"What do you need another mall for? In L.A., that's all they ever have built. They cut up the Brown Derby. They cut up all those restaurants that looked like funny things, like pigs or hot dogs. They tear down every coffee shop they can find. You talk about heritage, man, it was there. They find a bowling alley, chop it down. Interesting old apartment house, tear it down. Then they give back stuff with zero content, buildings with no past, a useless present, and no future at all. Where nobody is going to get together, where no memories will be created or associations made, or good times. They will simply be directing you into the act of taking your credit card out of your wallet, with that glazed look on your face. So, you see, I'm not a fan of that."
Ry Cooder was talking about L.A., but it just as easily could have been Atlanta. When you let developers do your urban planning for you, on the fly, in competition with each other, Atlanta is what you wind up with.
According to my bathroom scale, I now weigh 144 pounds. Time to get a new scale. No way I lost 60 pounds in a year.
The other day, my friend Misha asked me, "Who does your cleaning?" "No one," I replied, and it's true - this place doesn't get cleaned very often.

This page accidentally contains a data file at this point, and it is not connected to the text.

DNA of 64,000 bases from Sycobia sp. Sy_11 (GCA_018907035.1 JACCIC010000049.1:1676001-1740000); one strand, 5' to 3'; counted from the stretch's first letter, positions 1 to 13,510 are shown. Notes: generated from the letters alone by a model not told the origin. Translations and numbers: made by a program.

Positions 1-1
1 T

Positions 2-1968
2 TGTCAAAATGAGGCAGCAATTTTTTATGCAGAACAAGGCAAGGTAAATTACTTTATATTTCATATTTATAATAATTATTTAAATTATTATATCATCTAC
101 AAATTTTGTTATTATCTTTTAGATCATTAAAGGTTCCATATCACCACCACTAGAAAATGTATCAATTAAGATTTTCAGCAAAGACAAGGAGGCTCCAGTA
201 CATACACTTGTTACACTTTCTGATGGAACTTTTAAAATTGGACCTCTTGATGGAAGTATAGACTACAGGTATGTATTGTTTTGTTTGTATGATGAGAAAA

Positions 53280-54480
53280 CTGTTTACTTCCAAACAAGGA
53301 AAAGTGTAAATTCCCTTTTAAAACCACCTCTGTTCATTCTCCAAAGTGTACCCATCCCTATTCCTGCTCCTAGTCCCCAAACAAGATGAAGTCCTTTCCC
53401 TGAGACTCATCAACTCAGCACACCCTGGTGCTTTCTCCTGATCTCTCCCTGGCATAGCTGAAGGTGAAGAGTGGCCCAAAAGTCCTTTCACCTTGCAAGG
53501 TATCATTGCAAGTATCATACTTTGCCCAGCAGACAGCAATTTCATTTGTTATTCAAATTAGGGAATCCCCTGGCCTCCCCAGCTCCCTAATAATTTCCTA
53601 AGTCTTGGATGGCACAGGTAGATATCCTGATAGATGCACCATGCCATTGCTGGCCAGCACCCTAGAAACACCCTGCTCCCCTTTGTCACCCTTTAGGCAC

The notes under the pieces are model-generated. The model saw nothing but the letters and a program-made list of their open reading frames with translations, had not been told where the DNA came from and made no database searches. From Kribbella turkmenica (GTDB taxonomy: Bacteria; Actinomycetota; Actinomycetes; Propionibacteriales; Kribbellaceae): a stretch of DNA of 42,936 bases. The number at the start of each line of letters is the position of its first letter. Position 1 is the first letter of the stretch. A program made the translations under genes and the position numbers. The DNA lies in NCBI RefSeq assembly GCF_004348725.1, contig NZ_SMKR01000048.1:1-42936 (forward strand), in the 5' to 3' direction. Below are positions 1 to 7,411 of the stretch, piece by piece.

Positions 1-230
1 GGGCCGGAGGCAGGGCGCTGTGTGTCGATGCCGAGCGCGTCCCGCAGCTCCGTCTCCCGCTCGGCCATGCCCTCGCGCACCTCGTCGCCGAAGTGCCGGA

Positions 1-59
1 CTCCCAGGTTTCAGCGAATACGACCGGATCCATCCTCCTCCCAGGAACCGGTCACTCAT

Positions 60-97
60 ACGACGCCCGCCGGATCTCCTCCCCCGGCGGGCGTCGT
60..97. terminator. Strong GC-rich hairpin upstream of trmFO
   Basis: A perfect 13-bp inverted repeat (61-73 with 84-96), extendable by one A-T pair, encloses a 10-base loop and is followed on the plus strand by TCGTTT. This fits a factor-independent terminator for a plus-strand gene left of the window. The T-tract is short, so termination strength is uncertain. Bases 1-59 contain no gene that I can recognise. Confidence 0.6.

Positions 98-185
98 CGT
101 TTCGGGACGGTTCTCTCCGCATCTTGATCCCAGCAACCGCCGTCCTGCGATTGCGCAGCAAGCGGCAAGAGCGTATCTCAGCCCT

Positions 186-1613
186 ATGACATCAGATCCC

I remedied that today. I started, naturally, with the bathroom, and instead of giving it my usual once-over - just a quick scrub-down of the toilet and shower - I got to wondering just exactly how clean I could get the place. I once heard that, in prison, Mafia dons keep the toilets in their cells so immaculately clean that it's not uncommon for visitors to take a drink right from the bowl. They often even keep a ladle in the bowl just for that purpose. "It's the coolest water in the prison" Grandma says (how does Grandma know that?). Anyway, out came the bleach, the Lysol disinfectant, etc. and the whole room got scrubbed real clean.
But when I finished, I wondered, "How much cleaner can I get it?" Exactly how clean can I get, say, this individual tile? Fortunately, I ran out of paper towels before the whole project became OCD obsessive, and when I got back from the store, I lost my enthusiasm for more cleaning and went on to other things.
Practice is like that. We make great effort not to make great effort, and sweep idle, associative thoughts from our minds, but soon the dust settles back again. So why bother? We're just going to fall back into delusion again. Or, as Louis Jordan once sang, what's the use of getting sober, when you're gonna get drunk again?
Ungan was sweeping the ground, and Dogo said, "Too busy."
Ungan said "You should know there is one who is not too busy."
Dogo said, "If so, then there is a second moon."
Ungan held up the broom, and said "Which moon is this?"